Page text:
The primary non-surgical treatment for diabetic Charcot foot is offloading. This option helps to relieve pressure and weight off of the foot to prevent inflammation, condition worsening, and foot deformation.
Foot orthotics, casts, and braces are some essential elements that professionals incorporate into the non-surgical treatment for diabetic Charcot foot. Utilizing casts or removable cast walkers for up to 12 weeks can significantly improve the outcome of patients.
Moreover, prescription orthopedic footwear, such as a Charcot Restraint Orthotic Walker also known as CROW, can relieve pressure points and prevent repeated injuries and ulcers. Patients must frequently visit doctors to assess the progress of the treatment.
Surgical Treatment Options
Charcot foot surgery is advisable for patients with severe ankle and foot deformities and a high risk of developing foot ulcers that can lead to amputation. Moreover, surgical procedures are ideal for patients that experience little to no improvements from non-surgical treatment options.
Some effective surgical procedures for Charcot foot treatment include:
- Ankle fusion
- Reconstructive osteotomy
In this procedure, surgeons utilize rods, screws, and metallic plates to lock the ankle joint and limit its motion. This procedure efficiently reduces ankle arthritis symptoms, such as pain, inflammation, and swelling, significantly improving the condition.
This bone realignment surgery increases or decreases the foot or ankle bone lengths to alter its alignment and increase its joint support ability. Shortening involves cutting the bone, while lengthening comprises adding a bone wedge.
This surgical procedure involves the removal of the plantar prominences. Exostectomy is essential in Charcot foot treatment due to the ability of the plantar prominences to cause ulcers.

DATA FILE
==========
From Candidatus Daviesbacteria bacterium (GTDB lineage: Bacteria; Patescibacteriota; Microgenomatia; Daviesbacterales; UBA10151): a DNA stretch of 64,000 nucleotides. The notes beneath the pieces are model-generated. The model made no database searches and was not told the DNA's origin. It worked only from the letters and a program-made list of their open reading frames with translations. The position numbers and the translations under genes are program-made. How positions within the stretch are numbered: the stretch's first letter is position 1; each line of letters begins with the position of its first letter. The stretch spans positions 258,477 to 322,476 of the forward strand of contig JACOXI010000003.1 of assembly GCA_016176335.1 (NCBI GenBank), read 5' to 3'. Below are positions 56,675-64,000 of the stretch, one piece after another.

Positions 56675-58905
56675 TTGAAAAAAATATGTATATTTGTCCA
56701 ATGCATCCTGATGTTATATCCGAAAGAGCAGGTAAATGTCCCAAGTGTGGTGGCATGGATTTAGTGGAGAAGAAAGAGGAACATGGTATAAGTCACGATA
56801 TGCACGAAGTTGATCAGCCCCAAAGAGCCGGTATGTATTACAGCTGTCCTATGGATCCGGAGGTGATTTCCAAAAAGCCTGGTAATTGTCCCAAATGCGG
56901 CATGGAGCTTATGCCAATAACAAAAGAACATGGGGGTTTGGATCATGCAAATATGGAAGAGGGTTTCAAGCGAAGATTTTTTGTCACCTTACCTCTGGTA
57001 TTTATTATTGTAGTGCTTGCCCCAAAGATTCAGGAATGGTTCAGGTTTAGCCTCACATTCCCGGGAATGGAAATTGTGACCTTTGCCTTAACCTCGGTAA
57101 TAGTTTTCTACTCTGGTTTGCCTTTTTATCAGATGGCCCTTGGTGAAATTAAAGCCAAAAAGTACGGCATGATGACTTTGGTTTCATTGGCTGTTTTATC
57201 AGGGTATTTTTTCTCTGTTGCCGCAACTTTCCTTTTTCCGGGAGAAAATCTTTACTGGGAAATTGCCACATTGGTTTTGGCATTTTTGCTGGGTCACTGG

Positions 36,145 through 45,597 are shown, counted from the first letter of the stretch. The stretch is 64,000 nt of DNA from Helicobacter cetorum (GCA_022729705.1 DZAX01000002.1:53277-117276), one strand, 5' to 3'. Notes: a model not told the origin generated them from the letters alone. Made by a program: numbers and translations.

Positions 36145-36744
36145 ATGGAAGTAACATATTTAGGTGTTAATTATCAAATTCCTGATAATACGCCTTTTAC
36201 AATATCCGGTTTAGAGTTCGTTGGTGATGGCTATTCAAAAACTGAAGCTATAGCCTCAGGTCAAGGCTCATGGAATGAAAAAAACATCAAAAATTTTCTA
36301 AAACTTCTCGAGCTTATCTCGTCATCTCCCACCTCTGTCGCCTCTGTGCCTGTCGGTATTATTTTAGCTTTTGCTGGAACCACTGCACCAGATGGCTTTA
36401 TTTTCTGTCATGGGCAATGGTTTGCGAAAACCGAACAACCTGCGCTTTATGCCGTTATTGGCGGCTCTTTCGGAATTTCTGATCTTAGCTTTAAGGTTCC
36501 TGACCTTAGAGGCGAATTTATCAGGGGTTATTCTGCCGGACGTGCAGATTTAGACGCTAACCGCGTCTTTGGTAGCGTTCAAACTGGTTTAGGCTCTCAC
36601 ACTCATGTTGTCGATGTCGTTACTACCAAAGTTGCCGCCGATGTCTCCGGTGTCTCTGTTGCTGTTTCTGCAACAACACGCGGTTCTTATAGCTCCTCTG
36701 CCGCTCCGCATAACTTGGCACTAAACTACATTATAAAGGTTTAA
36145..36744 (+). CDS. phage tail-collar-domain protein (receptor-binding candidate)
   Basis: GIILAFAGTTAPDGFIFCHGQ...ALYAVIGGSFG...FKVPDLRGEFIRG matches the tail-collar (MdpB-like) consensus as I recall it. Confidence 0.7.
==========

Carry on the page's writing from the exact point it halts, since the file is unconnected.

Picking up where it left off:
Tips for Charcot Foot Amputation Prevention
In addition to foot-sparing reconstructive procedures or minor amputations, some common tips for preventing Charcot foot amputation include:
- Recognizing the underlying vascular insufficiency and implementing a prompt (endo)vascular intervention.
- Restoring adequate perfusion to allow for efficient reconstructive procedures.
- Leveraging Charcot foot deformity correction.
Charcot foot is a common condition in diabetic patients that can lead to foot amputation in a worst-case scenario. However, these patients can prevent this by preventing Charcot foot development through regular foot self-assessments, trauma-causing activity prevention, blood sugar level reductions, and routine checkups. Professionals can leverage surgical and non-surgical treatment options and incorporate several strategies, such as vascular insufficiency treatment and Charcot foot deformity correction, into patient care to prevent foot amputation.
The Wound Pros deploys licensed, qualified health care professionals (Physicians, Surgeons, Physician Assistants and Nurse Practitioners) providing advanced surgical wound consultation and treatment services at the patient's bedside in long-term care facilities. Our specialty-trained health-care providers deliver wound care expertise, to develop treatment plans, to consult and guide patient treatment, and to provide in-service education to nursing staff.